Grammar has long been the bane of existence for many an educator. Teaching parts of speech, especially in the ESL environment, can sometimes become rote and uninteresting for both the student and the educator. However, there are some parts of speech that are more fun to teach than others, and every part of speech can be incorporated into a game! Let’s quickly look at teaching adverbs, and introducing new, innovative learning games into the online ESL classroom.
So, what is an adverb, exactly?
An adverb, as defined by Merriam-Webster, is “a word belonging to one of the major form classes in any of numerous languages, typically serving as a modifier of a verb, an adjective, another adverb, a preposition, a phrase, clause, or sentence, expressing some relation of manner or quality, place, time, degree, number, cause, opposition, affirmation, or denial, and in English also serving to connect and to express comment on clause content.” In other words, an adverb is a word we use to change, modify, or intensify a noun, verb, adjective, phrase, or another adverb. This describing word is often noticeable in the sentence by ending in “-ly.”
Not all adverbs end in “-ly.” Some examples of these words include:
One fun game an educator can introduce into the online ESL classroom is “No ‘-ly’ Allowed!” A timed game, the students are asked to make a list of adverbs as quickly as possible without using any words that end in “-ly.” Start with longer intervals of time, and for each round decrease the allotted time. If the students are very advanced, encourage them to make sentences with the words on their list in order for them to “qualify.” What a fun way to teach adverbs and reiterate that not all adverbs end in “ly.”
Perhaps your students are little less advanced, or you’ve already played the above game and would like to try something different. OK! There are other interactive ways to introduce adverbs into the classroom.
Fun Adverb Games for the ESL Classroom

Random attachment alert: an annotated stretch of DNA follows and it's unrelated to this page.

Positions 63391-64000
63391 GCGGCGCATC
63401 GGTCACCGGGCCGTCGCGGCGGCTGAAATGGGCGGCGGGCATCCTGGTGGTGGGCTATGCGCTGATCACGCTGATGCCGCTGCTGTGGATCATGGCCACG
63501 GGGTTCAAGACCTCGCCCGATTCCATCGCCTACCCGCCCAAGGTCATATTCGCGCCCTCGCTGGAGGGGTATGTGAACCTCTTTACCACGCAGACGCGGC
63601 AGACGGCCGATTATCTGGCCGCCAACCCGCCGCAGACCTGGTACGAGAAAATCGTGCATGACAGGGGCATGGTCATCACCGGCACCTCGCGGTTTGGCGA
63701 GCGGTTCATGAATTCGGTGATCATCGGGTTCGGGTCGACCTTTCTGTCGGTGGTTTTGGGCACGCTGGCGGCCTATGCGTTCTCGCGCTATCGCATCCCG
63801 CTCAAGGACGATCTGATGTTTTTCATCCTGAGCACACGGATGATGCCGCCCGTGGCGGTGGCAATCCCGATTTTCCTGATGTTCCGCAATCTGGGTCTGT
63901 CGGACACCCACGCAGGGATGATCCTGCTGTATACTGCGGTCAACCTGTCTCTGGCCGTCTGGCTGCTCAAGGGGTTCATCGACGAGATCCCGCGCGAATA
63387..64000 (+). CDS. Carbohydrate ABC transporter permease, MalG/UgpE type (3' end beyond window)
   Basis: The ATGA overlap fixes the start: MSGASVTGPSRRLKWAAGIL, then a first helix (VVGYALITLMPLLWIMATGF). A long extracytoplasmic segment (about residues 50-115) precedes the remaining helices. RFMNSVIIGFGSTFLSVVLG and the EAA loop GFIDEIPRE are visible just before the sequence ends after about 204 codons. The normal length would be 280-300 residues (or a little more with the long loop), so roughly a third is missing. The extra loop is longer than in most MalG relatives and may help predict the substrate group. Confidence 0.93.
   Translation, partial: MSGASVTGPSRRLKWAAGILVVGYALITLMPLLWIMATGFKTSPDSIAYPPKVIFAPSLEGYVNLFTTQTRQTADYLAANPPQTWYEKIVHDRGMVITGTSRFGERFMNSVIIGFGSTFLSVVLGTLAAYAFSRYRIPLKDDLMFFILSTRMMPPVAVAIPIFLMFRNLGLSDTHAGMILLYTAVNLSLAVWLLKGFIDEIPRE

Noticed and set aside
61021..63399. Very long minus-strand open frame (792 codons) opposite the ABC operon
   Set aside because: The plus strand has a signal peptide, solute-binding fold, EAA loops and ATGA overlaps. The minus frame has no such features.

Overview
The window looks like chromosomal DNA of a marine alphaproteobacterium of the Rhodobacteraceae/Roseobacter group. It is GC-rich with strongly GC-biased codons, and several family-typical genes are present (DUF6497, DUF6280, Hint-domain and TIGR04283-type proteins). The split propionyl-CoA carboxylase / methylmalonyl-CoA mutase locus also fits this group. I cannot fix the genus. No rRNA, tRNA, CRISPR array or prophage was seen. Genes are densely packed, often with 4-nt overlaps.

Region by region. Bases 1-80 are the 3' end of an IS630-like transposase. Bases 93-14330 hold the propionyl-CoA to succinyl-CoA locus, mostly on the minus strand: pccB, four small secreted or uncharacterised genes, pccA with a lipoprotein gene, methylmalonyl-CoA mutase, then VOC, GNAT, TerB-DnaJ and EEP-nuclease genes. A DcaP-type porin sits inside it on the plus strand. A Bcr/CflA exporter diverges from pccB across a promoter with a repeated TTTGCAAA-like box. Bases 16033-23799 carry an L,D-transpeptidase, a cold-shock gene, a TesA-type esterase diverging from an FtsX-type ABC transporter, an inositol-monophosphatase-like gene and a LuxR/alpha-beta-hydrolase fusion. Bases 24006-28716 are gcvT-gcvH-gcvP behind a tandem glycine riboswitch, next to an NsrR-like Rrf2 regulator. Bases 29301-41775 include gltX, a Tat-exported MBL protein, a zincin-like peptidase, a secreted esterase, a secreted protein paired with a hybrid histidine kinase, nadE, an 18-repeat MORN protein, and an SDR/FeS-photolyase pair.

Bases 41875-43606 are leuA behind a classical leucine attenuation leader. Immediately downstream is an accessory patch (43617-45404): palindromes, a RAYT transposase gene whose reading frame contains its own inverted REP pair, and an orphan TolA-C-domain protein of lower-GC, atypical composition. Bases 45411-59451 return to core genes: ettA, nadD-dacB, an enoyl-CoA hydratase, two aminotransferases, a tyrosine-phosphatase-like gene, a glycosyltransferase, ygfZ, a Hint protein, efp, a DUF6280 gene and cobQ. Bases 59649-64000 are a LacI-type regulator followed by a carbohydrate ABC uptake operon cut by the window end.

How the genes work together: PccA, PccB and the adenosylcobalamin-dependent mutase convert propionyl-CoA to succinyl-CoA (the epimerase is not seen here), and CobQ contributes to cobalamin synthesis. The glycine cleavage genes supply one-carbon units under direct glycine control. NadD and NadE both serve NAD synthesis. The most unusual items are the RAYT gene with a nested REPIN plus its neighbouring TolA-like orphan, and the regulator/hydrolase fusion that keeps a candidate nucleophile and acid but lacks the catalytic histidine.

To start, begin with a fun action game:
One a whiteboard or computer screen, write a sentence such as, “Harry eats lunch quickly.” The goal is for student Harry to read the sentence and then act it out. Once modeled, tell the students to check their chat if teaching online or pass them a note if teaching in a brick-and-mortar classroom. The message should contain an action for the student to act out for others to guess. Make a list of the adverbs for quick review after the game, with the whole class hilariously acting them out as you review.
“Routines, Routines, Routines”
Put 30-seconds on a timer and ask the children to write down as many foods as possible before the timer rings. When the timer runs out, go down the list and ask each child how often they eat a particular food. Encourage the use of words such as: rarely, sometimes, usually, always, and never.
Get the children up and moving! Similar to “Simon Says,” instruct the students to stand up and act as you instruct, except they should only do the actions that have adverbs. “Run quickly! [in place].” “Dance slowly.” “Jump!” Uh-oh! If there is no adverb and the student does the action, they are eliminated. Last person standing wins!
A twist on an old classic is a mad-lib game using only adverbs. Make a story but don’t show the students. Ask each student to say an adverb. Once you have enough words, display the story with their words in the corresponding spaces. Have them take turns reading each silly sentence. Use TPR as they go, and encourage them to do the same!
Teaching grammar can be fun and exciting. Playing with words with our bodies and our imagination both encourages and motivates young English learners. Next time you find yourself teaching adverbs, try a game. Sound off below! What fun and innovative methods have you employed in the online classroom when teaching adverbs?
Gabriel Cunningham, a New York native, is a former pediatric nurse with over 15 years in the healthcare industry, working with hundreds of critically ill babies and children. She and her husband are therapeutic foster parents who, together have cared for numerous medically fragile children in their home until they were ready to reunite with their families. In 2017 Gabriel, also known as Gabby, formally transitioned into online education after over nine years homeschooling her five children from preschool through high school and four years directing her church’s homeschool co-op. She is well-known in her community for her activism in homelessness prevention, youth trauma intervention, and family crisis prevention. Gabby has an AS from Monroe Community College in Rochester, NY and is currently pursuing her Special Education K-12/Elementary Education degree at Western Governors University.
In her spare time, Gabby enjoys reading, cooking, volunteering at church, and providing pro bono doula services to the underserved young mothers in her community. Gabby believes that service to the community is the greatest form of love.